Trade-bill amendment pays off for Rep. Gephardt, win or lose

Chalk one up for the presidential quest of Rep. Richard Gephardt, whose tough trade measure squeaked past the House of Representatives on Wednesday, but faced a possible reconsideration vote late yesterday. The Missouri Democrat could use a boost or two. Mr. Gephardt is running for president from comparative obscurity. The last congressman to launch a successful presidential bid, James Garfield, did so in 1880.

Though highly regarded in Washington, Gephardt registers but a blip on the radar screen of national candidate preference polls. And he finds himself jostling for the political limelight with an increasingly crowded field of contenders for the Democratic presidential nomination.

The House handed Gephardt a significant political victory when it voted, 218 to 214, for his controversial trade proposal. Attached to the massive trade bill (providing it survives reconsideration), the so-called Gephardt amendment would require US retaliation against countries that have built up large trade surpluses with the United States through unfair trading practices.

The tough measure is closely identified with its author, who sponsored a similar plan last year.

Its retaliatory approach to trade negotiations is strongly opposed by many in Congress; White House opposition has been implacable. But more important to Gephardt is that his hard-line stance on trade has been embraced by organized labor.

So Wednesday's victory in the House ensures that Gephardt's name will continue to be invoked frequently in the ongoing congressional trade debate.

The Senate must still fashion its version of the trade bill, and attempts to attach Gephardt's amendment there are likely to fail. But it will force some serious bargaining between House and Senate negotiators when they sit down to write a compromise trade bill.

``Right now, he's nowhere'' in the presidential race, concedes Rep. Tony Coelho (D) of California, the House majority whip and a supporter of Gephardt's presidential bid. ``But with the amendment in the trade bill it'll be `Gephardt vs. the Senate,' `Gephardt vs. the administration.' The exposure will be an invaluable opportunity for him to establish what he's about and where he's coming from.''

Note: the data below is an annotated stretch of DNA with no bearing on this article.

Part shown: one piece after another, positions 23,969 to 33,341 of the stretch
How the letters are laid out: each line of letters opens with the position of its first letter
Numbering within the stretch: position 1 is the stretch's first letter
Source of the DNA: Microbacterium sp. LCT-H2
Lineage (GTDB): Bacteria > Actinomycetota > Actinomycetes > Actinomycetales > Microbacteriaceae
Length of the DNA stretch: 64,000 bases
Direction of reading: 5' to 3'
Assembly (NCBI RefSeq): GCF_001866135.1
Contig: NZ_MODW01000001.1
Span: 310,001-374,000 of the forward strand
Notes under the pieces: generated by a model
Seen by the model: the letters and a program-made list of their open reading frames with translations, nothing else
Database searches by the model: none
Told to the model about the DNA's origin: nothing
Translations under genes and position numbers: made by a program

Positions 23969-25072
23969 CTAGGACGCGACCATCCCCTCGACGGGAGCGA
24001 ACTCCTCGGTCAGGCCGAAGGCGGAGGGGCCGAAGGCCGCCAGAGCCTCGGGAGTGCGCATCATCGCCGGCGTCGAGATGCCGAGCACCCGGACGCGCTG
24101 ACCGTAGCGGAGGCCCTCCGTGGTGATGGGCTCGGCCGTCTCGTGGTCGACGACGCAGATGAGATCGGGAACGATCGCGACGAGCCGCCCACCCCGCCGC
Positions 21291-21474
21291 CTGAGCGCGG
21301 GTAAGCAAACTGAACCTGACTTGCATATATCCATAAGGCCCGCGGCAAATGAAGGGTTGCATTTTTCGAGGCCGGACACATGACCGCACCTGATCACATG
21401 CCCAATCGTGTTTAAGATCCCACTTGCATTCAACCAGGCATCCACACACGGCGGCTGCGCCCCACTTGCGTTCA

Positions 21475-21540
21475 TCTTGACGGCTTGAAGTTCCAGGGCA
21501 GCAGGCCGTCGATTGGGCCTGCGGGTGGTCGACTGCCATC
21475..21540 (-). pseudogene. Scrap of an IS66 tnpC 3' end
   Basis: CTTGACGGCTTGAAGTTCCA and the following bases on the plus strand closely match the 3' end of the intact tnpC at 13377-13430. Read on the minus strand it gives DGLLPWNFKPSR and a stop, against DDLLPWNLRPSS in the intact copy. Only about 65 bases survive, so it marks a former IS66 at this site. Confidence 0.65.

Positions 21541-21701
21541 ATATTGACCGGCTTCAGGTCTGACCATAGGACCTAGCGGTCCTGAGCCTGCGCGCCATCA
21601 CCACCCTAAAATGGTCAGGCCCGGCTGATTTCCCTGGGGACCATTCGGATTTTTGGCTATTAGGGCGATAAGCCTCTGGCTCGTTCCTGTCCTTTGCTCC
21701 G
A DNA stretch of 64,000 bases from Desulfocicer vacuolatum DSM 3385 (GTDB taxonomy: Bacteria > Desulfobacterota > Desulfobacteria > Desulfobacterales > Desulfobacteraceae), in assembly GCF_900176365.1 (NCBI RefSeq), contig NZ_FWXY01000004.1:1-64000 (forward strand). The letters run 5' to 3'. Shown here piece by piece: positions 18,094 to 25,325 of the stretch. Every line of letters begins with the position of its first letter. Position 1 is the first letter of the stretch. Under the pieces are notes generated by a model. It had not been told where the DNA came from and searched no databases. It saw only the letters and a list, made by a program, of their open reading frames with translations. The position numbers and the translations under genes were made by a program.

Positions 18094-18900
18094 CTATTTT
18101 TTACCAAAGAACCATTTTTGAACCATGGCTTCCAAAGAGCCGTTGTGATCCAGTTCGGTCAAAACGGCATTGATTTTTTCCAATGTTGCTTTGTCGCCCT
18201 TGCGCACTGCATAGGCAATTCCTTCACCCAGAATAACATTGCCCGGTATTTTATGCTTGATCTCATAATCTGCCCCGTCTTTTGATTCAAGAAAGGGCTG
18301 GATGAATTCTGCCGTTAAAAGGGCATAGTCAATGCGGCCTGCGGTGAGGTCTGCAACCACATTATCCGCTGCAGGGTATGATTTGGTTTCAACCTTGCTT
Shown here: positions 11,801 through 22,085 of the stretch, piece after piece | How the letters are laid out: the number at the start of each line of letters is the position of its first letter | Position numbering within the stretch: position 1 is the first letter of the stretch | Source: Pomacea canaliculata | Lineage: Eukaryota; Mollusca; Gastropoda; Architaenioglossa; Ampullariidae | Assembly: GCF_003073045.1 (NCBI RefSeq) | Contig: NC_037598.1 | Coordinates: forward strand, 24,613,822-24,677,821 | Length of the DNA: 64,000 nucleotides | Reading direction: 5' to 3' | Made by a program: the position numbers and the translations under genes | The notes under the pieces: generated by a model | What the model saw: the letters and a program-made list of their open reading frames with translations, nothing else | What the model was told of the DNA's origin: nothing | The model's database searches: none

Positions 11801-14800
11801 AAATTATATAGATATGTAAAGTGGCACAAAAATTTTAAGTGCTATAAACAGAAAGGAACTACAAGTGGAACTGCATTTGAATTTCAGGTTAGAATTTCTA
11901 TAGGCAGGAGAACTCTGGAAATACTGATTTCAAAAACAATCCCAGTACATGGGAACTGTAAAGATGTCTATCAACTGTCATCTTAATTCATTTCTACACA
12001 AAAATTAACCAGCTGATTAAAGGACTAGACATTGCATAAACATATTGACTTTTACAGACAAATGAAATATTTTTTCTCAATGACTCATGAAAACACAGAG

Gephardt's victory was the result not only of an intensely fought legislative debate, but of a 10-year career in the House that has been propelled by burning ambition, distinguished by hard work, and rewarded with a meteoric rise to the top ranks of the Democratic political establishment. It illustrates how he has parlayed his post on the influential Ways and Means Committee and chairmanship of the Democratic Caucus to further his presidential ambitions.

His name has been closely associated with a number of significant pieces of legislation - last year's tax reform bill, for example. ``Gary Hart talks about new ideas, but he didn't carry anything when he was in the Senate,'' says Rep. Mike Synar (D) of Oklahoma. ``Well, this is where the rubber meets the road. Dick delivers.''

This year, however, Gephardt is devoting his energy to two major pieces of legislation that are given little chance of enactment.

In addition to his trade amendment, Gephardt and Sen. Tom Harkin (D) of Iowa are sponsoring sweeping farm legislation - the Harkin-Gephardt bill, which would give farmers the right to vote for mandatory production controls to boost crop prices.

Gephardt denies the trade and farm bills have been crafted with an eye to his presidential aspirations, but the proposals do address matters of deep concern to voters in Iowa.

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